August 31st aerial survey

The first teal flight for fall 2015 is in the books, and so we begin our 67th year of waterfowl surveys on the Illinois and Mississippi rivers. Frank Bellrose started flying the waterfowl survey back in 1948 when pilots, aircraft, and fuel became available after WWII. Since 1948, we have only missed one fall of data collection. The 2001 survey was not flown due to funding issues and pilot availability. This aerial inventory has a longer history than even the aerial breeding waterfowl population survey of the prairies which originated in 1955. We are proud of this accomplishment and usually note that our long-term database has only had 4 biologist observers over the years. I give kudos to my predecessors Frank Bellrose, Tud Crompton, and Michelle Horath as this fall marks my 11th year in the airplane.

Duck numbers this week for the Illinois River were comparable to the weekly 10-yr average and totaled 31,900 total ducks. Blue-winged and American green-winged teal abundance (23,895) was 7.2% above the 10-yr average (21,975). Total ducks on the Mississippi River were well above the 10-yr average; however, early season duck abundance (8,055 ducks) along the Mississippi River is typically lower than the Illinois River. Teal comprised 92% of the ducks observed this week on the Mississippi River. Other early season migrants noted along both rivers included northern shoveler and northern pintail. The weather forecast from North Dakota predicts above normal temperatures for the first week of September so I doubt we get a wave of migrating teal out of the prairies anytime soon.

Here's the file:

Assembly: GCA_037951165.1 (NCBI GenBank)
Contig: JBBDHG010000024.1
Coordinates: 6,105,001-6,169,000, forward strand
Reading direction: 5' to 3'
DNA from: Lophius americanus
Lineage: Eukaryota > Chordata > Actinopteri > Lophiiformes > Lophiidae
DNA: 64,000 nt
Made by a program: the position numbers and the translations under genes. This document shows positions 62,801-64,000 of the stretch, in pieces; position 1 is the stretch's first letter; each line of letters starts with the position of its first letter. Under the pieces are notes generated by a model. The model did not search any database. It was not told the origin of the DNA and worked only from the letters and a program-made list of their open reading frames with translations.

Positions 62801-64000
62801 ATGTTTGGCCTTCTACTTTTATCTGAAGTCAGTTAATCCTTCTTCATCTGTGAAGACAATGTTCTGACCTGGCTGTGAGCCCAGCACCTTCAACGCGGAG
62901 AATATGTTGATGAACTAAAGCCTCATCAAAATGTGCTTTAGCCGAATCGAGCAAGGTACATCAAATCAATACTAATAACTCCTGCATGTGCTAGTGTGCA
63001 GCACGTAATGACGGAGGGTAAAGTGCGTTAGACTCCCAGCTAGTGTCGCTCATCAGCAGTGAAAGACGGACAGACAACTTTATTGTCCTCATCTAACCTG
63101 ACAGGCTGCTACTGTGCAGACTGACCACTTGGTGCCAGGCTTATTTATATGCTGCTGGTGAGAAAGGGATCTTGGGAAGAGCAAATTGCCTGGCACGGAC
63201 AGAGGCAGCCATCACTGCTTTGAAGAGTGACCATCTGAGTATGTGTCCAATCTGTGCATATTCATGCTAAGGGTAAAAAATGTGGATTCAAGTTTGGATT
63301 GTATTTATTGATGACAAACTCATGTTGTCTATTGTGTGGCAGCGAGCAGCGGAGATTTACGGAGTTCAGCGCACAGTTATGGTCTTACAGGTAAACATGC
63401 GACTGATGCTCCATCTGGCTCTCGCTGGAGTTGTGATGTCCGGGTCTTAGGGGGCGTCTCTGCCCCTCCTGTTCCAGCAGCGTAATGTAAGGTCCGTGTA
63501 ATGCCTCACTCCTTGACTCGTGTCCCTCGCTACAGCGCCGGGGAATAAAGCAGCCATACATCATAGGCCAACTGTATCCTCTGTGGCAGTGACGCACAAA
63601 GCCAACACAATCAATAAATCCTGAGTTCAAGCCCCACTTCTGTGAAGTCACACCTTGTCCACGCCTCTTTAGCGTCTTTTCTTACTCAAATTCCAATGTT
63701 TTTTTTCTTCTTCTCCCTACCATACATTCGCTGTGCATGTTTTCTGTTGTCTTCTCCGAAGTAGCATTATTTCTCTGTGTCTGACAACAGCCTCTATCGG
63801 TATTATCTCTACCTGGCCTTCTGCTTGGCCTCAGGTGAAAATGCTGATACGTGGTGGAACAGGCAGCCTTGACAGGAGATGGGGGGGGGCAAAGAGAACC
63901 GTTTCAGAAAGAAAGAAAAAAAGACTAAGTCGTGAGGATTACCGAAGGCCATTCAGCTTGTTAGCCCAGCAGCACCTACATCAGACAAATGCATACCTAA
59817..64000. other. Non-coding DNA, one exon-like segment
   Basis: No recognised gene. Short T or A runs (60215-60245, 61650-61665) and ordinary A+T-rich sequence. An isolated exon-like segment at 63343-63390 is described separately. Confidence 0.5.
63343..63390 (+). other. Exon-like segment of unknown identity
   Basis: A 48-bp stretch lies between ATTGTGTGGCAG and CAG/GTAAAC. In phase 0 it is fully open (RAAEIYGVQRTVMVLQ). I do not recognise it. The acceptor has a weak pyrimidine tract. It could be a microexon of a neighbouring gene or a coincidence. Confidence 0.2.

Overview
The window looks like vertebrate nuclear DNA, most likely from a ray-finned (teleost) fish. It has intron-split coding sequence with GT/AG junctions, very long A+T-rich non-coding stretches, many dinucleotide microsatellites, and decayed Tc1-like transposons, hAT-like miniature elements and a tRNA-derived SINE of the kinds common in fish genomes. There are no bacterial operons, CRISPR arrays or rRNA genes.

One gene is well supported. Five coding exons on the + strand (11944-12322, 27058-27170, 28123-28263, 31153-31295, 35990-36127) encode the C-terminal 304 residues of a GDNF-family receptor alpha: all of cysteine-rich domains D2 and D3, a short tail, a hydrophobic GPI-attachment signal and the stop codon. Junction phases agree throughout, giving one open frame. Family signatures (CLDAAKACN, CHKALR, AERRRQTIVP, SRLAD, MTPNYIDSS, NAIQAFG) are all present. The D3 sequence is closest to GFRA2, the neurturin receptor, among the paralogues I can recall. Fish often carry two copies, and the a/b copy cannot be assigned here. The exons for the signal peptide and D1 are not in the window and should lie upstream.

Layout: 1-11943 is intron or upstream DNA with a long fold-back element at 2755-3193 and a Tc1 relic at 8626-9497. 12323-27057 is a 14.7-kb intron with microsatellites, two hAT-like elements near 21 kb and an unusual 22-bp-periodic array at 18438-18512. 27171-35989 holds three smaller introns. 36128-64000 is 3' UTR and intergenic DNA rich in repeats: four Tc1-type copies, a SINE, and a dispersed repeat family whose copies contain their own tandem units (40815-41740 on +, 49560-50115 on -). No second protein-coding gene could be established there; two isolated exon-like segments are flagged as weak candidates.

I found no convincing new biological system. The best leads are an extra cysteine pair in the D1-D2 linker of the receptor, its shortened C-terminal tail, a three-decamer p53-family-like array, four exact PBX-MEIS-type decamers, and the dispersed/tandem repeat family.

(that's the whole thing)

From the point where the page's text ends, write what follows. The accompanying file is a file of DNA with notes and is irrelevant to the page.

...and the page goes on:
My early September estimate of wetland habitat conditions for waterfowl this fall ranked well below average for both the Illinois and Mississippi rivers. It was a wet June-July and consequently our rivers were elevated for most of the growing season. The last rise in water levels in late August destroyed any chance for waterfowl foods in the unprotected wetlands of the Illinois Valley. Most of the refuges and duck clubs along the Mississippi River had below average moist-soil plant growth as well. Some notable exceptions include Ted Shanks, Delair, Keithsburg, and Port Louisa refuges. Along the Illinois River; Hennepin & Hopper lakes, Banner Marsh, and Emiquon were the only places with significant amounts of duck food.

Good luck teal and Canada goose hunting and stay tuned for more updates next week…